The African Development Bank (AfDB) is spearheading the development of an innovative networking platform called ‘50 Million Women Speak (50MWS)’, developed within the framework of the programme on Affirmative Finance Action for Women in Africa (AFAWA).
The move aimed at ensuring access to information on financial and non-financial services for women is riding on the back of the bank’s Africa Economic Outlook 2017, which showed that women in the continent are twice more likely to start a business than women elsewhere in the world.
The $24 million project, which is being implemented by three Regional Economic Communities (RECs)- COMESA, covering East and Southern Africa; EAC for East Africa; and ECOWAS, West Africa, is targeting women entrepreneurs, who struggle to access information on financial and non-financial services, and are less likely to have established business networks or mentors that can offer them the much-needed advice and guidance to grow their businesses.
According to a statement by the bank, the online platform, will present important and specific characteristics including the ability to create and shape new women’s markets, to challenge traditional ones and organise new forms of participation based on collecting, processing, and editing large amounts of data that will be collected from the regions.
It will also provide multisided markets with direct interactions between groups of users particularly women and youths. Users of the platform will benefit from network effects, where the value of the service will increase with the number of users.
Meanwhile, the bank has also developed a new initiative called the Technologies for African Agricultural Transformation (TAAT) – a knowledge and innovation-based response to the recognized need to scaling up proven technologies across Africa.
AfDB President, Mr. Akinwumi Adesina, said the initiative will implement 655 carefully considered actions that would result in almost 513 million tons of additional food production and lift nearly 250 million Africans out of poverty by 2025.
He said, “TAAT was born out of this major consultation and brings together global players in agriculture, the Consultative Group on International Agricultural Research, the World Bank, the Food and Agriculture Organization of the United Nations, the International Fund for Agricultural Development, World Food Programme, Bill and Melinda Gates Foundation, Alliance for a Green Revolution in Africa, Rockefeller Foundation and national and regional agricultural research systems.”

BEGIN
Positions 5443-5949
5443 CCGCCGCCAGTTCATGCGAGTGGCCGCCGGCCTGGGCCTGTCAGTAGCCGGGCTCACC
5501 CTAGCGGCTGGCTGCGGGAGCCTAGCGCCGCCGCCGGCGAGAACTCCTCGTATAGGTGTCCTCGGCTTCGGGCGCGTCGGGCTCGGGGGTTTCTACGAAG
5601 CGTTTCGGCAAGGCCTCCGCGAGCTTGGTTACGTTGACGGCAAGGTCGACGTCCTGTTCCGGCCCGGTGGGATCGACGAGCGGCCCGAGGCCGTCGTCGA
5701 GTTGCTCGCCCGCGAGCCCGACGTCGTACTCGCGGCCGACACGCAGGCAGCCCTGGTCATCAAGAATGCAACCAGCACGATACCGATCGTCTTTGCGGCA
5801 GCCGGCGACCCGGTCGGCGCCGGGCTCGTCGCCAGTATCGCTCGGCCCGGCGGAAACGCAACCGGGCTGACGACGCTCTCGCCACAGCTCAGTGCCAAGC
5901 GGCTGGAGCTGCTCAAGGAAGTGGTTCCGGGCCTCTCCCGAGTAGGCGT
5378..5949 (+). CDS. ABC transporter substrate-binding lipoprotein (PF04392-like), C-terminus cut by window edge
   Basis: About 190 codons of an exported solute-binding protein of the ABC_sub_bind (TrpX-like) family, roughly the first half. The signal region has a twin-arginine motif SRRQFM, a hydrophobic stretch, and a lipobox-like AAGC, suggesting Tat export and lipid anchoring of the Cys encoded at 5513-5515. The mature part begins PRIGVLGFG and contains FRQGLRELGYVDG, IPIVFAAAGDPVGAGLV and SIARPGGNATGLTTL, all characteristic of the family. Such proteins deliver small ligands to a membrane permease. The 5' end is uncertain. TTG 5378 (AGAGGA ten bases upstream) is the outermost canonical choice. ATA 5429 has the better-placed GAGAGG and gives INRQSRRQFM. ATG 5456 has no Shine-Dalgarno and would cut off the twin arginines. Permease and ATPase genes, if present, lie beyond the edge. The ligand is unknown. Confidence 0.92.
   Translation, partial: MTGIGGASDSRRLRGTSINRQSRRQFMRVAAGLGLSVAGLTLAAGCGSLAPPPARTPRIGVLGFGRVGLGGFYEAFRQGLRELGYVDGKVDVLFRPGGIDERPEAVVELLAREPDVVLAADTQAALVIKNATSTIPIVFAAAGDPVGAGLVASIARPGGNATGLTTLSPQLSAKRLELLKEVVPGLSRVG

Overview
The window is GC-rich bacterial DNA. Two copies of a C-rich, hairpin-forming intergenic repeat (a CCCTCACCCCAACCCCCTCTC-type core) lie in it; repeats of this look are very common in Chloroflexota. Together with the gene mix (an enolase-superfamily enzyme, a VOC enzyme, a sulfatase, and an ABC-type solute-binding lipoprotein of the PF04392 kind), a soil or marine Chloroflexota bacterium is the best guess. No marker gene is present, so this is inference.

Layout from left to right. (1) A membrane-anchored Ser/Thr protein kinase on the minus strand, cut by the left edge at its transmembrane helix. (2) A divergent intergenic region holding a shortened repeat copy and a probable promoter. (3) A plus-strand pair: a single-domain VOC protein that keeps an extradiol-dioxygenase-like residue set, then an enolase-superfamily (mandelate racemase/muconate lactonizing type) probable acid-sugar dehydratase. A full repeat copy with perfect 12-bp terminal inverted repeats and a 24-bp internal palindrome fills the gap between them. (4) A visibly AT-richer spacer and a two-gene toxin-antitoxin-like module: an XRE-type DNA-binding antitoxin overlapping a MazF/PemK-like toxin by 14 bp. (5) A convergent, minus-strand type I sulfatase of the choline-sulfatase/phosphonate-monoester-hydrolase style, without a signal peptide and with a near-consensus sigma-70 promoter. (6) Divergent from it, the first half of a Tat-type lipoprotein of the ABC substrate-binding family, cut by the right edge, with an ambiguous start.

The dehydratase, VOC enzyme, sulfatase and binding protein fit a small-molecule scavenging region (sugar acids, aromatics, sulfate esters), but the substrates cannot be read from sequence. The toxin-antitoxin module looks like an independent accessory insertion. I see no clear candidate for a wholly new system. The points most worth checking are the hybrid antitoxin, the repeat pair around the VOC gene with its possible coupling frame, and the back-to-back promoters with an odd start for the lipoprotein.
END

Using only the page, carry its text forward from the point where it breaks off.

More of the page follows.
“It’s the biggest consolidation of efforts to accelerate agriculture technology uptake in Africa. Technology will address the variability and the new pests and diseases that will surely arise with climate change,” he added.
Also, the platform will not only rely on information and communication technologies that are designed to reach users instantly and effortlessly, but play a key role in digital value creation, notably by capturing significant value through data accumulation from in-country teams in the 36 regional member countries, whilst facilitating new business ventures and creating new strategic dependencies.
With these features, a range of important benefits will be brought to the digital economy particularly for the women and the youth, and facilitate efficiency gains, while acting as a magnet for data-driven innovation in various sectors including trade, agriculture and services in which women are mostly active.
“With this platform, women will exercise their consumer preference rights, thereby contributing to improved competitiveness of industry and enhancing consumer welfare and women’s economic participation.
“Specifically, the platform will improve the ability of women entrepreneurs to network and share information, access financial services including online advertising platforms, marketplaces, search engines, social media and creative content outlets, application distribution platforms, communications services and payment systems for a collaborative and inclusive economy,” the statement read.
It added that with adequate finance, technology transfer and skills development, agriculture has the potential to end Africa’s food insecurity, youth unemployment and mass migration while safeguarding the environment.
Already, 25 African countries have indicated interest and readiness to participate in initiative, and help transform their agriculture.
It will support AfDB’s food strategy for the continent, thereby eliminate the current massive importation of food, and transform its economies by targeting agriculture as a major source of economic diversification and wealth, as well as a powerful engine for job creation.
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